Cycling Rte 159 - Bursum Road
Ride 6.7 miles gaining 1,840’ at 5.1% average grade.
Climb summary by PJAMM ambassador Dan Razum, Campbell, CA.
We begin climbing at the intersection of Highway 180 and Route 159 (Bursum Road). There is a cattle guard grate at the beginning. The first mile and a half is a gentle climb, a good warm up.
We then have about a mile of steeper climbing and we arrive at a large plateau, where the slope is very gentle again for another mile and a half. There are cattle guard grates at both ends of the plateau.
After we exit the plateau, we start climbing again and there are no more gentle slopes for the rest of the climb. We hit double digits in a few places so it will be slow going the rest of the way. Until the end of the plateau the road is two lanes but when we start climbing after the plateau the road goes down to one lane and stays that way for the rest of the ride. There might be a car or two up to the plateau but after that there is very little traffic.
After the plateau when we start climbing again we soon come across another cattle guard grate. We then go through a section where the road is cut into the side of the mountain, with exposed rock on one side and drops to the valley below on the other side. This section isn't too long and it has some nice views.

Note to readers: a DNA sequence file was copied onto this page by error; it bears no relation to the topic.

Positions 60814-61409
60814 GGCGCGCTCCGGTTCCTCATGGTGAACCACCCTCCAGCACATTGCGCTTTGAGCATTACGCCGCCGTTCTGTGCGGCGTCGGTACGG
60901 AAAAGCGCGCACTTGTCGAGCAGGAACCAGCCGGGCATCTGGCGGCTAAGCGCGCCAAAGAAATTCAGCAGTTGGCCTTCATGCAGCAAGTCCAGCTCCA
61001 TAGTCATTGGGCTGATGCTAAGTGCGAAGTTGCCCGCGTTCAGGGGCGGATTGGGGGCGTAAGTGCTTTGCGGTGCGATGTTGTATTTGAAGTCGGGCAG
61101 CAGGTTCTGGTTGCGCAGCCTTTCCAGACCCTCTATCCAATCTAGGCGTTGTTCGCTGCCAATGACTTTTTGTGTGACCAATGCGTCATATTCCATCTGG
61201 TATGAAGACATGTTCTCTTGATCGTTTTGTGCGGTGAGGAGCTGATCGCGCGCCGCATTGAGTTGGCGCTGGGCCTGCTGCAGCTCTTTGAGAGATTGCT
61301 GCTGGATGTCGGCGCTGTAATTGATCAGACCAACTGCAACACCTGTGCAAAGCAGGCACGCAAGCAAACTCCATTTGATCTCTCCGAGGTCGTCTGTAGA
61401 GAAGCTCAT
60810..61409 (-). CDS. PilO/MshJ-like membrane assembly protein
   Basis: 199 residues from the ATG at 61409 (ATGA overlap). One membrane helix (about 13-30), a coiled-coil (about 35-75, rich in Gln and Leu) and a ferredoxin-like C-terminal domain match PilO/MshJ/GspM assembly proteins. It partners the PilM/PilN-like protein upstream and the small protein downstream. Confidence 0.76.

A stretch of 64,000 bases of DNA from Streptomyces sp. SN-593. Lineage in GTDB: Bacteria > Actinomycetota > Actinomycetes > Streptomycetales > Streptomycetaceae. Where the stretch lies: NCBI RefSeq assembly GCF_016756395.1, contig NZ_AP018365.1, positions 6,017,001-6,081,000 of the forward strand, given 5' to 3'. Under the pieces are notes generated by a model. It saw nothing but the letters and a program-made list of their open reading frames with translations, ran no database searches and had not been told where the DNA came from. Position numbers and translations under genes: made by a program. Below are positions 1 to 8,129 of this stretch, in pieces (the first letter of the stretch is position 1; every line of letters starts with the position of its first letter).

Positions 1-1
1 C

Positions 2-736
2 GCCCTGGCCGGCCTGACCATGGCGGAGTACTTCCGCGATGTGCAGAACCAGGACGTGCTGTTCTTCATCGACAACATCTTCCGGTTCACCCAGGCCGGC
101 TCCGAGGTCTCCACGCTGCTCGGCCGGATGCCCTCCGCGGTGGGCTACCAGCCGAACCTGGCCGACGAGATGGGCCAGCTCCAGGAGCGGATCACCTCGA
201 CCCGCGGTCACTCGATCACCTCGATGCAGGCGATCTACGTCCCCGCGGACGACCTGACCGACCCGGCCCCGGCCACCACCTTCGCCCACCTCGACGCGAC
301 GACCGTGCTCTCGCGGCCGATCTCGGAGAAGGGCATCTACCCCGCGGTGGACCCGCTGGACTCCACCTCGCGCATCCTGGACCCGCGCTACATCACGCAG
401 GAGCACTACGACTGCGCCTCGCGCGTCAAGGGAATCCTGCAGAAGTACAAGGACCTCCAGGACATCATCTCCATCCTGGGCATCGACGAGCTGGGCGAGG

Up to this point, the ride is fairly scenic, with interesting vistas. After this rock section though, there aren't many views for the rest of the ride, we mostly ride through terrain and vegetation that blocks any views. Even at the top there isn't much of a view.
The road is twisty and steep the rest of the way. The road curves every couple of hundred yards and the shrubs prevent you from seeing very far ahead. The shrubbery is low, meaning there isn't any appreciable shade, so you are exposed to the sun.
After a mile or so we pass the fifth and final cattle guard grate along the road. A mile or so later we reach the top.
You can't really tell when you are getting close to the top, because of the limited sight lines. When we finally see a downhill traffic sign (drawing of a truck on a decline) then we know we have reached the top.
If you want to ride a little further, you can continue down the backside to the small town of Mogollon. However, it is about a mile and half descent at 6-7% average gradient, so be aware that you will need to climb that to come back. Mogollon is a quaint little town with a few houses and a few abandoned buildings. Route 159 continues on after Mogollon but the pavement ends about a quarter mile after the town, it becomes gravel/dirt after that.
All in all, this is a nice climb, with interesting scenery in the first half and challenging climbing in the second half. The road condition is fair and even though the road is very narrow in places traffic is very light so we always felt safe.
This climb is also used in the Tour de Gila, as a mountain top finish. That would certainly make for a grueling stage, to finish up with this climb after riding from Silver City. We will leave that to the pros!